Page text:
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Categories for the Description of Works of Art


16. Subject Matter


DEFINITION

The subject matter of a work of art (sometimes referred to as its content) is the narrative, iconographic, or non-objective meaning conveyed by an abstract or a figurative composition. It is what is depicted in and by a work of art. It also covers the function of an object or architecture that otherwise has no narrative content.

SUBCATEGORIES



GENERAL DISCUSSION

Indexing the subject is core. All works of art and architecture have subject matter. Subject matter is critical to any researcher of art, both the scholar and the general public. The SUBJECT MATTER category may include an identification, description, and/or interpretation of what is depicted in and by a work or image.

What are subjects?
Subjects include things, places, activities, abstract shapes, decorations, stories, and events from literature, mythology, religion, or history. Philosophical, theoretical, symbolic, and allegorical themes and concepts may be subjects. Subjects of representational (figurative) works may be narrative, meaning that they tell a story or represent an episode in a story; they may be non-narrative, representing persons, animals, plants, buildings, or objects depicted in portraits, still lifes, landscapes, genre scenes, architectural drawings, allegories, and so on.

Non-representational works also have subject matter, which may include a reference to abstract content, decoration, function, or implied themes or attributes. Subject should be recorded for all works and images, even those that have no narrative or figurative "subject matter" in the traditional sense. For abstract works, architecture, decorative arts, furniture, and other works with no narrative or figurative subject matter, their "content" may be the function of the works and important aspects of their form or composition.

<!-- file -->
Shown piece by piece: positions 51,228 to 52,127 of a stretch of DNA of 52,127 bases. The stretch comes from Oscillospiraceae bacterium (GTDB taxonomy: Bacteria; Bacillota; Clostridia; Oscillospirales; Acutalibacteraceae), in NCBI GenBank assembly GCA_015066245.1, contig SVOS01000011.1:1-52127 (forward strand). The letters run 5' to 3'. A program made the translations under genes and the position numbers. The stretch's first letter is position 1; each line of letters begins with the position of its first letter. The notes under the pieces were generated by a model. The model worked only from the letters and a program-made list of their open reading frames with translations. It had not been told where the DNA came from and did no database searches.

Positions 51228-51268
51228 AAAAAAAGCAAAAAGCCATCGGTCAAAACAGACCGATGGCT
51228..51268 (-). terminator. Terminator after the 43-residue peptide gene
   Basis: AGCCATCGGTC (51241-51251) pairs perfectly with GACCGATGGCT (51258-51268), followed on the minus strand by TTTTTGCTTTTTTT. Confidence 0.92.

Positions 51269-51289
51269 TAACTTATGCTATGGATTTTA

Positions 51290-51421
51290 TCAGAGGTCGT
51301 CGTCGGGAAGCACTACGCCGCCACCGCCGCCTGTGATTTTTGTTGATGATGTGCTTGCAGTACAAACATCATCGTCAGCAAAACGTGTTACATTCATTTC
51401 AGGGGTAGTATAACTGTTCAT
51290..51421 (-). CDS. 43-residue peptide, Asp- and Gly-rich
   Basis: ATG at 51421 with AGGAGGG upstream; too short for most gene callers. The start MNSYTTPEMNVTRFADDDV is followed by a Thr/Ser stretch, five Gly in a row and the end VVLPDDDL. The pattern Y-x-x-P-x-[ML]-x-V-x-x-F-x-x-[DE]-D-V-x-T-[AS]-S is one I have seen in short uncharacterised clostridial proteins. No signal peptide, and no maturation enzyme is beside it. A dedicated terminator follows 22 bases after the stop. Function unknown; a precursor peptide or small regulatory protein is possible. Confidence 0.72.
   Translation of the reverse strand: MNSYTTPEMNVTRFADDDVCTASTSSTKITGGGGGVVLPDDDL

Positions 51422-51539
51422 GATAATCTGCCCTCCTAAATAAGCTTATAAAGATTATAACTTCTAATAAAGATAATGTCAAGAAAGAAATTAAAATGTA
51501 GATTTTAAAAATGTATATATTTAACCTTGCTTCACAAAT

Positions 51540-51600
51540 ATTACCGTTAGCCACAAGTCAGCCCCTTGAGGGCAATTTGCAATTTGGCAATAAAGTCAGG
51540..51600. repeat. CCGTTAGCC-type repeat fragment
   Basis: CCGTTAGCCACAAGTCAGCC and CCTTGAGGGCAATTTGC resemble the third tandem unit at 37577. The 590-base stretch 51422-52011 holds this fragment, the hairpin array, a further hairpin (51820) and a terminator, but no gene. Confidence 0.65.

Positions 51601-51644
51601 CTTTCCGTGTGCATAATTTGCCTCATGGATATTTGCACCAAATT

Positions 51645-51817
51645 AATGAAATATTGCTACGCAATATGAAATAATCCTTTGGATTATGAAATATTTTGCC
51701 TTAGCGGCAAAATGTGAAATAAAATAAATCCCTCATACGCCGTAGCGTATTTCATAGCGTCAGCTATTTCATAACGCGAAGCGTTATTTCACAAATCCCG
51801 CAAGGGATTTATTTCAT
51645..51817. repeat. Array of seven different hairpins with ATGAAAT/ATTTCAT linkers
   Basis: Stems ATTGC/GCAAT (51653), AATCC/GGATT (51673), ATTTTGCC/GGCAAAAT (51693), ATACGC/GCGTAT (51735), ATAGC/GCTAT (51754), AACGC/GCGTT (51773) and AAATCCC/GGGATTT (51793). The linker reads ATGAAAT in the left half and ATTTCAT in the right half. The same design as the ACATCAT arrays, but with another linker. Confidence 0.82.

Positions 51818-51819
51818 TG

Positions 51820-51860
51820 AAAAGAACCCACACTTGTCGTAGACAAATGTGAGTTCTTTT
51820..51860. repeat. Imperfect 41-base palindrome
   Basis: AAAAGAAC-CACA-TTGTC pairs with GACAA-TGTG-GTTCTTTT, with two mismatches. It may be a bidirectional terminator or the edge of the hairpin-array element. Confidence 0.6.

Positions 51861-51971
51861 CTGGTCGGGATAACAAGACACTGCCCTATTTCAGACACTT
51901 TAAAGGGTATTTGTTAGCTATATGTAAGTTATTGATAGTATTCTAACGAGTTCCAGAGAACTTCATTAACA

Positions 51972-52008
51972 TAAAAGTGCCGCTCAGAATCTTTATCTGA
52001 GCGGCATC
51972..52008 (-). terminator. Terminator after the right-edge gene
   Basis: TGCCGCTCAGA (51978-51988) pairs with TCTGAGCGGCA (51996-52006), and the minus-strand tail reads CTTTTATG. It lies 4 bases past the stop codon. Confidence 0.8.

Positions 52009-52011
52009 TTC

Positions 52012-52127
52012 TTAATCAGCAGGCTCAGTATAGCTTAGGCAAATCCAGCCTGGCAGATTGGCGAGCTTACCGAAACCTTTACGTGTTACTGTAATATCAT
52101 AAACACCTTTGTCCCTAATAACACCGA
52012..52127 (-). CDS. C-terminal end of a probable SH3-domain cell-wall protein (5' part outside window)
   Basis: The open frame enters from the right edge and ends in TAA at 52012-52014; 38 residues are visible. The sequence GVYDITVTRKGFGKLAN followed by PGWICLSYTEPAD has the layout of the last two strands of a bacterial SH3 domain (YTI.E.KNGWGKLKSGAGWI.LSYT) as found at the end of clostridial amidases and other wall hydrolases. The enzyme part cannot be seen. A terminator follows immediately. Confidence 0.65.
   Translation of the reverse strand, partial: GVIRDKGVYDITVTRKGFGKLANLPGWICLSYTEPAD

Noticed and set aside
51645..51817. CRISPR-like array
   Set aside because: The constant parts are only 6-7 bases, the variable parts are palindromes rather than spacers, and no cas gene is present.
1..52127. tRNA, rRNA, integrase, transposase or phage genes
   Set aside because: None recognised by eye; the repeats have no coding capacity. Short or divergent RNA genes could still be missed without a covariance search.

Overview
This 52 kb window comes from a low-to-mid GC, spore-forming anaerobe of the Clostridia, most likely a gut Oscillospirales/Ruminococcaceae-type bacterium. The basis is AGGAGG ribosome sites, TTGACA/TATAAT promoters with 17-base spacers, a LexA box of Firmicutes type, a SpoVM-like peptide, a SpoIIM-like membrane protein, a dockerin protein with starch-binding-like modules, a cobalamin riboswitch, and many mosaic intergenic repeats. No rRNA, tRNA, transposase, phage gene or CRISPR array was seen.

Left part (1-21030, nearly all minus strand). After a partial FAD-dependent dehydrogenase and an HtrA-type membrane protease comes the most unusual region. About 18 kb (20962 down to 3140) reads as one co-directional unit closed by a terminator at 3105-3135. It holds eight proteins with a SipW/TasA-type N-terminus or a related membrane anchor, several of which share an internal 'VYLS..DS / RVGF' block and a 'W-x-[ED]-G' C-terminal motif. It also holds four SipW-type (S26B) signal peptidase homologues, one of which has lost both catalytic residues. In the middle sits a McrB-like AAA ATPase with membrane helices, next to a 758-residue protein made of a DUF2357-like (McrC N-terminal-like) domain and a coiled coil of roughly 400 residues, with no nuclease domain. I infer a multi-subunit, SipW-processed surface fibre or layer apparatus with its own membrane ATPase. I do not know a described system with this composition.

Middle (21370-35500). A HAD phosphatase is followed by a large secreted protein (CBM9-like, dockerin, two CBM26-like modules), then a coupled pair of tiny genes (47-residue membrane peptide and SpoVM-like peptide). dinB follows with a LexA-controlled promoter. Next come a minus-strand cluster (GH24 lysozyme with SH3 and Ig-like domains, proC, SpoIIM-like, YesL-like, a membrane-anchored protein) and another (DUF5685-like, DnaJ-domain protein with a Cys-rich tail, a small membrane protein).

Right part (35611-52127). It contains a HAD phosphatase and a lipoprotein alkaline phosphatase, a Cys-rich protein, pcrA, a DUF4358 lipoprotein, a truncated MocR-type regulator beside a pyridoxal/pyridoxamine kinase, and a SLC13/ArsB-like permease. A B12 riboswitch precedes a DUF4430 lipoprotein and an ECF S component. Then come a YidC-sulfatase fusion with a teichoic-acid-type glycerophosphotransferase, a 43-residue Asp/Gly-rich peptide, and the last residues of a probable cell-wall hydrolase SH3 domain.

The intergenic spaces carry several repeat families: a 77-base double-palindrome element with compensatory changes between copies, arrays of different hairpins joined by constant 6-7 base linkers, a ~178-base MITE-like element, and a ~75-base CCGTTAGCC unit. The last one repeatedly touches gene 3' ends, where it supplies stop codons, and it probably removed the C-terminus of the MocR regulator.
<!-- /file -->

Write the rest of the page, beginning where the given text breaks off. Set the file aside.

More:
SUBJECT MATTER records the answers to the question: What is the work "of" or "about"? Traditionally, what the work is about (often called about-ness) is defined as its iconographical, narrative, thematic, or symbolic meaning; what the work is of (often called of-ness) is defined as what would be seen in the work by an objective, non-expert, unknowledgeable viewer. Consideration of all these aspects of subject matter is important for retrieval. A methodical approach to subject analysis is recommended. Subject may be analyzed by posing successive questions Who?, What?, When?, and Where? Catalogers should also examine the work at various levels of specificity based loosely on theories of human perception and recognition of meaning in images described by the scholar Erwin Panofsky.[1] Panofsky identified three primary levels of meaning in art: pre-iconographical description, expressional analysis or identification, and iconographical interpretation. Using a simplified and more practical application of this traditional art-historical approach can be helpful in indexing subjects for purposes of retrieval. The first level, description, refers to the generic elements depicted in or by the work (e.g., man). The second level, identification, refers to the specific subject, including named mythological, fictional, religious, or historical subjects (e.g., George Washington). The third level, interpretation, refers to the meaning or themes represented by the subjects and includes a conceptual analysis of what the work is about (e.g., political power).

Types of subjects